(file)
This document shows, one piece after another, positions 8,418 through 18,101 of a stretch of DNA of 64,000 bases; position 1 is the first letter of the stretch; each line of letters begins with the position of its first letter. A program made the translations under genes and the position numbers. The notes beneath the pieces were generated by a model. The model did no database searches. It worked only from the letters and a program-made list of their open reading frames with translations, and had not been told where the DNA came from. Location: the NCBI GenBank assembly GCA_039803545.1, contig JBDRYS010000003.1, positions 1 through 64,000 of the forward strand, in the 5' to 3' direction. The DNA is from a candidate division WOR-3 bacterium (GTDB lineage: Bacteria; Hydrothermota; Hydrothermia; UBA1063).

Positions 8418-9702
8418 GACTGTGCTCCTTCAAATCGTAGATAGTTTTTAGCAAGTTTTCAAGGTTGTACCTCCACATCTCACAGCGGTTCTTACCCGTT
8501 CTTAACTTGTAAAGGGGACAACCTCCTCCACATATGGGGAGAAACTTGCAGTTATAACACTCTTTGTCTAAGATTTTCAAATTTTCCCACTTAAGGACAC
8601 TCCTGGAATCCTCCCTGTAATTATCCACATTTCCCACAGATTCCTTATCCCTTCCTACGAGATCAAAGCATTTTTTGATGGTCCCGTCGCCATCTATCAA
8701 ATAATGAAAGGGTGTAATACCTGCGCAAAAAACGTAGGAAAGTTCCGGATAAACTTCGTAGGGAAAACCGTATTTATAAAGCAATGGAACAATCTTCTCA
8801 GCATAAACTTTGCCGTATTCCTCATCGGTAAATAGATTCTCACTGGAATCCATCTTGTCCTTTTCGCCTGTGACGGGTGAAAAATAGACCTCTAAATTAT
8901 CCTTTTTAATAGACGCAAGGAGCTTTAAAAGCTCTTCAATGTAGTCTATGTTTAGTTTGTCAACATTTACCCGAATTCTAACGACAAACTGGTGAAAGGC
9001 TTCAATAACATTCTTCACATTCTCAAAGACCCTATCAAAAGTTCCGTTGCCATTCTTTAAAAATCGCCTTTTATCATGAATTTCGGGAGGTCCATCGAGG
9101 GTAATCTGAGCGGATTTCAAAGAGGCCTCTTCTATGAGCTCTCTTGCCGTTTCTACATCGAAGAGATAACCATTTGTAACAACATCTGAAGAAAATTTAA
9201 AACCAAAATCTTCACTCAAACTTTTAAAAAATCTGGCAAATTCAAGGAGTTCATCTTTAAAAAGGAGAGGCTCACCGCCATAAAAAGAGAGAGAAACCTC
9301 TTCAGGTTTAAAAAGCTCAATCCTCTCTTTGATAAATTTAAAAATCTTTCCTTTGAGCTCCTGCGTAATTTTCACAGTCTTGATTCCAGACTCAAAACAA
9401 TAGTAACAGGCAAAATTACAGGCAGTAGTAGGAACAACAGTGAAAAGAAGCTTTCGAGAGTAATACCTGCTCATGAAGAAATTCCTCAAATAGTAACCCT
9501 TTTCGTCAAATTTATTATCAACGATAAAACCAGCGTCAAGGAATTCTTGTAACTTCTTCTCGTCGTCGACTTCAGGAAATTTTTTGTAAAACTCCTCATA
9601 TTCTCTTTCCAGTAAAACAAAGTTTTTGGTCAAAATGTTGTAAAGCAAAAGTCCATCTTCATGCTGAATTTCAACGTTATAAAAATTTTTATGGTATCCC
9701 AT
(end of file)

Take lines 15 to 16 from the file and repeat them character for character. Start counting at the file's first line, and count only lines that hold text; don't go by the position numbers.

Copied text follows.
9601 TTCTCTTTCCAGTAAAACAAAGTTTTTGGTCAAAATGTTGTAAAGCAAAAGTCCATCTTCATGCTGAATTTCAACGTTATAAAAATTTTTATGGTATCCC
9701 AT